In my post the other day on the MINI Cooper S owned by Howard Walowitz in the TV Series 'The Big Bang Theory' (which was parked in a spot coveted by the other "Cooper, S." - S as in Sheldon) I suggested it might have been a clever product placement by MINI.
I have no confirmation of that.
But it did remind me of what must have been the best automotive product placement of all time - certainly, the most cost-effective, max Bang for the Buck automotive product placement of all time.
A friend of mine ran (maybe still runs - haven't seen him in a while...) a publicity firm in Southern California which had (maybe still has...) the contract to place General Motors cars in the movies.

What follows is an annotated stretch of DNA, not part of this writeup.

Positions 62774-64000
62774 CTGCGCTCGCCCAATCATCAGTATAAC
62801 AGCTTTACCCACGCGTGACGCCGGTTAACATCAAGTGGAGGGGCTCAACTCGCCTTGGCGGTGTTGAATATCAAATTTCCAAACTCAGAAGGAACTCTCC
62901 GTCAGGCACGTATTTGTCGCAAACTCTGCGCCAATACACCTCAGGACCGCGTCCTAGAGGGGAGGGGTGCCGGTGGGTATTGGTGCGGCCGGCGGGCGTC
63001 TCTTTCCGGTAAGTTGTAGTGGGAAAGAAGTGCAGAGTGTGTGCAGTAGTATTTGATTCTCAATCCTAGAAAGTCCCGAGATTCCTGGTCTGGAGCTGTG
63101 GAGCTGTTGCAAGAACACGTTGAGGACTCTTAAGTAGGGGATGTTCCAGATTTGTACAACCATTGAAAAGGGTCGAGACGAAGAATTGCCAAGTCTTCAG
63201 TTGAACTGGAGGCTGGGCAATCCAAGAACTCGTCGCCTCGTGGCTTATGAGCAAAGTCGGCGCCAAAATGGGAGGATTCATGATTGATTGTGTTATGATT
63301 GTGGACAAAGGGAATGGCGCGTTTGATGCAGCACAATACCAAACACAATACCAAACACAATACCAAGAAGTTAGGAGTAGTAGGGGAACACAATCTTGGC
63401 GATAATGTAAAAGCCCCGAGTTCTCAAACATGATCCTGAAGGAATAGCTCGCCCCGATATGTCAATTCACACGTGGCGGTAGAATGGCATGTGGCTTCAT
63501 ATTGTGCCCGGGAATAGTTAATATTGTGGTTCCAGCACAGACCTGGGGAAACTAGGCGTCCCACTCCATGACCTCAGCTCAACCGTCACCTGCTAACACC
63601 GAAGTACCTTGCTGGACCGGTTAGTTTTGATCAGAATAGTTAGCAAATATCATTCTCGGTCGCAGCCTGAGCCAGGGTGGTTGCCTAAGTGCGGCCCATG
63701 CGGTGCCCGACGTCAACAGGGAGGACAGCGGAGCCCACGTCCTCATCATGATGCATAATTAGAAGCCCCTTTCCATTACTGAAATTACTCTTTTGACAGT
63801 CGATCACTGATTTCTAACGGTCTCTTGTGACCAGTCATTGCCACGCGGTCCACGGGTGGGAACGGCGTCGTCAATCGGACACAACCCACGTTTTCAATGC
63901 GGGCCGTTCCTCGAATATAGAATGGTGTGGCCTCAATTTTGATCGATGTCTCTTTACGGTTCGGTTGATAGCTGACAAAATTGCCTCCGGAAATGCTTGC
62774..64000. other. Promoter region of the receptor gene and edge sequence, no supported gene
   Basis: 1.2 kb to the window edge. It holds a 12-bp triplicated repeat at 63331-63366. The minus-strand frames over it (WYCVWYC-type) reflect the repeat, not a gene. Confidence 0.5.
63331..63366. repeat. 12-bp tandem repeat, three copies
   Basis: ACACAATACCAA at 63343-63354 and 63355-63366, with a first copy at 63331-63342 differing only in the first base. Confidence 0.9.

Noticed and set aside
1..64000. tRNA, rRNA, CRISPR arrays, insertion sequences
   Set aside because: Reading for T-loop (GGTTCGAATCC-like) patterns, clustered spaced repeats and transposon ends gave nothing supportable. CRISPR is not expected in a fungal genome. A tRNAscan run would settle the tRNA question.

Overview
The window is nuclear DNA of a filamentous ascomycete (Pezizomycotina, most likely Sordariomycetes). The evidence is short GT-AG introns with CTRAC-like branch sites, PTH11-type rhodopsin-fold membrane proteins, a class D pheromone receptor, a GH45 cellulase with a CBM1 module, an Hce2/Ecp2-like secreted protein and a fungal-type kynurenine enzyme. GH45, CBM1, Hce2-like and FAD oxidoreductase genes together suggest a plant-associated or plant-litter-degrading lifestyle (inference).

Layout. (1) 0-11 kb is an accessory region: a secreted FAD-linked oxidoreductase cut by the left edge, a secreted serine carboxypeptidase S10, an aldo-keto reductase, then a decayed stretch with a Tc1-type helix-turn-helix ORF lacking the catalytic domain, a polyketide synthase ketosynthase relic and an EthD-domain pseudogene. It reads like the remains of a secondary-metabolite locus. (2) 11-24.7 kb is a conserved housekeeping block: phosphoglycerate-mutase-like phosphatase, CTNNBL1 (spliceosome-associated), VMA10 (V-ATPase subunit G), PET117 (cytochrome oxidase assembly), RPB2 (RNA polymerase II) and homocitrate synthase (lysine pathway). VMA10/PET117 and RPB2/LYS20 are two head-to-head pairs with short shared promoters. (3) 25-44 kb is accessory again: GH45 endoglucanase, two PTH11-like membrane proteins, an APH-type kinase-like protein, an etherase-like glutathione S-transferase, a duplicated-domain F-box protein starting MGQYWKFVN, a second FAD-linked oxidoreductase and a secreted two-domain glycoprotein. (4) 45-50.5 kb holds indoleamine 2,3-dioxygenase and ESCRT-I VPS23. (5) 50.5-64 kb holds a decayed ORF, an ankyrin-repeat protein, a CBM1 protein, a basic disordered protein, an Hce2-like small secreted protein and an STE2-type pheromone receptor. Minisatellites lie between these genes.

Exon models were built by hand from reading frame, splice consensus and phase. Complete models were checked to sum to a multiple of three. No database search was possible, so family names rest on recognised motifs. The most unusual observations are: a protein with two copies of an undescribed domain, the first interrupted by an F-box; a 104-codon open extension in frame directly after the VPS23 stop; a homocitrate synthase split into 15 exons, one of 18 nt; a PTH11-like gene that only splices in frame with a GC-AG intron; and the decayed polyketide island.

He was contacted by a never-was director (at the time, best-known as a stunt man) who had stupid B-Movie script about beer smuggling, and had somehow scored a soon-to-be has-been actor to star in it.
He needed a car, some sort of fast car.
My friend said, "Well, there's this thing over here, they're probably going to discontinue the car next year, so why not use it?"
The director was Hal Needham.
The star was Burt Reynolds.
The movie was 'Smokey and the Bandit'.
The car of course was the Pontiac Firebird Trans Am - the black one with gold trim (a colour scheme apparently inspired by the John Player Lotus Formula One cars of the mid-1970s) and the 'dead-chicken' decal on the hood.
The car became the star of the movie, and went on to many more years of successful sales.
My friend said he got $400 from GM for the product placement.
Pretty good deal for GM, I'd say.